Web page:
How does the ‘eureka moment’ happen? Who are the people that create a ‘eureka moment’ and what are their characteristics? What are the stories behind some of the inventions that have become an integral part of modern life? These are the fascinating questions that Gavin Weightman explores in his revelatory new book, Eureka: How Invention Happens, leading him to observe that the sense of ‘eureka’ as a moment of inspiration is very different from the concept of the ‘eureka moment’ and the actual point of scientific breakthrough.
In this four-part series for the YaleBooks blog, Gavin answers some intriguing questions about invention, and the innovation that now form a part of our everyday lives.
An Interview with Gavin Weightman – Part One
Y: You discuss five significant inventions in Eureka: How Invention Happens– the aeroplane, the television, the bar code, the personal computer and the mobile phone. Were there other significant inventions you left out, but might have liked to include?
GW: Although I tell the story of only five familiar twentieth century inventions the bulk of my book is about all the discoveries and innovations which, over several hundred years, made them possible. In order to give some richness to the history of each I had to be very selective. I also limited my history to the moment of breakthrough and its immediate aftermath. My chief interest was in the process of invention and the moment when the impossible was shown to be possible. Quite early on I discovered that I could not take the story on without the book becoming unwieldy. So no account of the jet engine, a fascinating story, or digital electronics (except fleetingly), of the internet, or of smartphones. I stuck to the everyday: nothing about medical technology, or agriculture, or outer space. I wanted my inventions to be very familiar, something we encounter every day. I cannot say that I regret having to leave anything out. In fact, I thought at one time I could do the whole lot with just the modern aeroplane which incorporates everything: flight, wireless, television, mobile phones, minicomputers and lots of bar codes. But I decided that it would be so weighed down with the history of innovation that it would never get off the ground.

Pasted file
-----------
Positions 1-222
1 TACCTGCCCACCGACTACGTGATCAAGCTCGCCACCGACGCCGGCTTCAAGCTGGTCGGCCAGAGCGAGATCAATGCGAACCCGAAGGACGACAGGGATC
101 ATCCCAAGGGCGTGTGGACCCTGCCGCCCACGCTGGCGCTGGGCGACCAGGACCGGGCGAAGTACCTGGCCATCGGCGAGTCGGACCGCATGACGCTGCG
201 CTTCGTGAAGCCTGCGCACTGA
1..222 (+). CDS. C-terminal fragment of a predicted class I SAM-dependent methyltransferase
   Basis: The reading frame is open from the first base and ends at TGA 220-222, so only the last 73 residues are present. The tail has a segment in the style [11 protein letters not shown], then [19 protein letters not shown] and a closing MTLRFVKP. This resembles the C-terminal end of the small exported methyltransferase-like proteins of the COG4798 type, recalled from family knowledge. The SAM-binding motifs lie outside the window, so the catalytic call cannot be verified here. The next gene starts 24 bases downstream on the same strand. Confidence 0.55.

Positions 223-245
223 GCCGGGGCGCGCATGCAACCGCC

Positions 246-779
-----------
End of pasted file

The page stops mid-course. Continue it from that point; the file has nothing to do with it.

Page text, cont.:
Gavin Weightman is a journalist, historian, and former documentary filmmaker. He has published more than twenty books, including The Frozen Water Trade: A True Story and Children of the Light: How Electricity Changed Britain Forever. He lives in London.
Eureka: How Invention Happens by Gavin Weightman is available from Yale University Press